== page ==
OPINION: Guilty music pleasures - like Roy Orbison - can get us through November’s lockdown

The perfect soundtrack to lockdown for Nick - Roy Orbison pictured in 1966

The perfect soundtrack to lockdown for Nick - Roy Orbison pictured in 1966 - Credit: PA WIRE

Columnist Nick Richards suggests digging back through music’s past during lockdown

“If you can remember the 60s you weren’t there,” goes the famous quote. My mum was 10 as that decade dawned and my dad 13 so I didn’t really stand a chance.

I even missed half of the 1970s, but it didn’t take me long to realise that the music from those decades was far superior to the songs that soundtracked my own teenage years.

My mum was 14 when The Beatles broke the big time in 1963, I had to endure a load of tinny chart pap in 1989 when I was the same age – although interestingly in that year five of the Top 20 selling songs were a throwback to the 60s and even earlier.

Jive Bunny’s cut and paste rehash of old hits meant Swing The Mood and That’s What I Like both topped the charts, covers of Ferry Cross the Mersey and Sealed With A Kiss were huge hits, along with Gene Pitney’s Something’s Gotten Hold of My Heart which he guested on alongside Marc Almond and took to the number one spot. There was clearly a whiff of nostalgia in the air as we exited the 80s.

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It was always easy for a youngster growing up in the 80s or 90s to fall for counter culture heroes from the then recent past such as Bob Marley or Jim Morrison or celebrate the tortured genius of the likes of Syd Barrett or Nick Drake. It certainly gave you a bit of depth and intrigue and showed you understood music’s bigger picture.

Now there’s no need to impress your peers, especially as we enter this second four week lockdown – why not use it to explore music from the past that you may have missed first time? Or even the music from beyond your own youth, whenever that may have been. And it doesn’t matter how guilty those guilty pleasures are now – just go with the music that gets you through the next month!

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The good thing about not growing up in the 60s is that all the music is there to explore. I didn’t have to live through the decade and latch on to being a mod, rocker or hippy.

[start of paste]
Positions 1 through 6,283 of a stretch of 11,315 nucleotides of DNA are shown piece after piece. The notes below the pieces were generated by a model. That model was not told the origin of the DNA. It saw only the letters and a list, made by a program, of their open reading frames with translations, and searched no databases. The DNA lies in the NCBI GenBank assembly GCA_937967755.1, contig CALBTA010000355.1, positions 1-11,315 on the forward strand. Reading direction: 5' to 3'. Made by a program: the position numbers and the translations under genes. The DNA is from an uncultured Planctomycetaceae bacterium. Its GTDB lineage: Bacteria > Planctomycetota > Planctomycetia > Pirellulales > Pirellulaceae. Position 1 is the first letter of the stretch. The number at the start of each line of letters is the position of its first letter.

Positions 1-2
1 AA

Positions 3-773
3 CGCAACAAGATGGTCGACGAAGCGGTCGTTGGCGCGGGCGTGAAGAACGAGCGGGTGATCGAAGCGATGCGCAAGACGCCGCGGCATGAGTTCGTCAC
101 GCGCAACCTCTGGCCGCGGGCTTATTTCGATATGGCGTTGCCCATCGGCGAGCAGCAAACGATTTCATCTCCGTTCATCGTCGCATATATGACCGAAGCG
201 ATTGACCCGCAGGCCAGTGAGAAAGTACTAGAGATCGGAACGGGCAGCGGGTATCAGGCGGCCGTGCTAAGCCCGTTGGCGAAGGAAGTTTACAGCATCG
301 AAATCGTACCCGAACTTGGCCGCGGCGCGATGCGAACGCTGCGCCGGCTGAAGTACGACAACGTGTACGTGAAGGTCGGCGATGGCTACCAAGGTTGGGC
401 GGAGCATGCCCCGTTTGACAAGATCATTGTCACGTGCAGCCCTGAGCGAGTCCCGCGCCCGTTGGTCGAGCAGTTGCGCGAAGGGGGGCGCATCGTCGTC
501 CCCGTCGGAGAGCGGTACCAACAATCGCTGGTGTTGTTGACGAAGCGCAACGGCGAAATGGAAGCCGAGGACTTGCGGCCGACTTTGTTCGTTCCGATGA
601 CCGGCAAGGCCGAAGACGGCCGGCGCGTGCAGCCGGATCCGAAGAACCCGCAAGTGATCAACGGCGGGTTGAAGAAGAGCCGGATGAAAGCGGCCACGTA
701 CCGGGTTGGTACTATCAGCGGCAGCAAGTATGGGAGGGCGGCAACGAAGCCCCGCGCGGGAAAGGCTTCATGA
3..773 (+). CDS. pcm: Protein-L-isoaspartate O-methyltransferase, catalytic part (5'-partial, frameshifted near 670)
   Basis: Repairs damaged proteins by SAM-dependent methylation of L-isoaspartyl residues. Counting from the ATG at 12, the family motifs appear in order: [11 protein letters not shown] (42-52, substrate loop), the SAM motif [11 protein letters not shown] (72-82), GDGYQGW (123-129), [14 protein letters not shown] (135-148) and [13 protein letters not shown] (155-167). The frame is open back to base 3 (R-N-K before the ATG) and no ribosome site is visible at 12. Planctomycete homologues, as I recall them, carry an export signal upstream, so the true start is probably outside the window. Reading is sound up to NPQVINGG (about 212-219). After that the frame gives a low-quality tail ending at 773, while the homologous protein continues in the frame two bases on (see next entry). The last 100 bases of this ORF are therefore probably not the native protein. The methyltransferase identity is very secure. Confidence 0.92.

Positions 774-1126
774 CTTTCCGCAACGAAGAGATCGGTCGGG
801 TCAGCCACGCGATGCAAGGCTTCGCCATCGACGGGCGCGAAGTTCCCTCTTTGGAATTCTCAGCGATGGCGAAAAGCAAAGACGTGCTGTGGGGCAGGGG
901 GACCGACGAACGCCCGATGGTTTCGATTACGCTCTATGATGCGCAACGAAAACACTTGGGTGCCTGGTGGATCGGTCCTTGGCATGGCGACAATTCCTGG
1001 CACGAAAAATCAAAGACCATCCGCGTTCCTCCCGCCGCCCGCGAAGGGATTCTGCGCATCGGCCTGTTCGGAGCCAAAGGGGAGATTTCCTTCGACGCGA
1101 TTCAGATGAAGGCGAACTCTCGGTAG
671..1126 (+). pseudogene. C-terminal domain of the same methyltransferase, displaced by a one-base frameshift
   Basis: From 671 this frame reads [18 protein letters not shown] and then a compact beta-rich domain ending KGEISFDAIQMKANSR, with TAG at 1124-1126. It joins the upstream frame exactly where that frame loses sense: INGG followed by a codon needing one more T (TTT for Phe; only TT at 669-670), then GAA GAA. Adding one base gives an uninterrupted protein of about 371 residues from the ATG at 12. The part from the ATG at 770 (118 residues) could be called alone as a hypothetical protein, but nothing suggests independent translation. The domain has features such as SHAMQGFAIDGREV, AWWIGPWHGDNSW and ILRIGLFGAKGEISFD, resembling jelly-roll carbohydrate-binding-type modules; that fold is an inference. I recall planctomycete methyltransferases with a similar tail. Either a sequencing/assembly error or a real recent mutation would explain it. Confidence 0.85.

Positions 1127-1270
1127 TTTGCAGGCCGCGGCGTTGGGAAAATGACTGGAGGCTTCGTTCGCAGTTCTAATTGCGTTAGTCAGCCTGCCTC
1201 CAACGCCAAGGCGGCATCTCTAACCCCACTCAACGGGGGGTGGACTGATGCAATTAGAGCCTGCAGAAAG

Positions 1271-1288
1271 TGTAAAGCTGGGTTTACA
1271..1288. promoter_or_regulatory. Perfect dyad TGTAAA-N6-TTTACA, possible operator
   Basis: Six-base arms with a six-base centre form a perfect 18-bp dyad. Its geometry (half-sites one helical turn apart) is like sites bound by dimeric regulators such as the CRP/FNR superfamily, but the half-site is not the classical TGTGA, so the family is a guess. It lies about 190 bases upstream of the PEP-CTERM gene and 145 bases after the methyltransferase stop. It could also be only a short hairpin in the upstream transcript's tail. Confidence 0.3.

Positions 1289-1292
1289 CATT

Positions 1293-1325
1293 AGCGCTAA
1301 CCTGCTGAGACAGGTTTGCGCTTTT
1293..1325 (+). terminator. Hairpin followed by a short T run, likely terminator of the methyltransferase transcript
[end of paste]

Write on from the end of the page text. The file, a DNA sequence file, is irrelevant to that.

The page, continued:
For Generation Xers and beyond we can cherry pick the past and publicly or privately celebrate any icons we wish with the wonderful gift of hindsight, which often has more appeal than sinking your faith into the latest floor-gazing indie band.

I could easily be writing about Marc Bolan, for me the one artist from before my time who has been something of an obsession for the past 30 years, but I want to celebrate another unlikely blast from the past.

Roy Orbison ticks all the boxes for me. Quirky character, unconventional looks, big family man, interesting life marred by tragedies, silly nickname – The Big O – and of course someone who departed the world far too soon at just 52.

Sixty years ago this week, Roy’s Only The Lonely had just dropped off the top of the UK singles chart after two weeks and, ironically or not, it’s the perfect anthem for these weird times.

Orbison only came into my life when he died – it was late 1988 and I only really knew him as one of the Traveling Wilburys. In early 1989 You Got It was posthumously released and he enjoyed more mainstream attention when movie Pretty Woman came out the following year and his song of almost the same name was given a new lease of life.

Let’s also not forget that back in 1963 Roy Orbison was also a big deal. The Beatles went on three short tours in that year, the last in November featured a night in Norwich but in the middle of the summer, they played at Ipswich’s Gaumont as a support act to good old Roy.

You probably know his big hits – Only the Lonely, Oh, Pretty Woman, Crying and You Got It, but my favourite song of his is a B-side, released less than a year after he tragically lost two sons in a house fire in the US, while he was on tour in the UK.

Southbound Jericho Parkway is his astonishing seven minute opus telling the story of a lonely middle-aged businessman who’d separated from his wife, and been alienated from his children. One Monday morning he gets in his car and, driving at high speed, kills himself by ploughing into a wall. The second part of the song deals with the reaction from each family member to his death.

It’s not the most cheery subject, but it illustrates the absurd talent from a man I think has been overlooked as a bit of a novelty pop star.

I’m sure you’ve got your own blast from the past who rocks your world, so now is as good a time as any to go back and listen – whether it’s Black Sabbath, Black Flag or Black Lace, music can help ease you through these weird times.

For me, Roy Orbison’s maudlin mini melodramas are the perfect way to survive lockdown. So why not light a candle, close the curtains, crank up this overlooked music maestro and let it all out this November!

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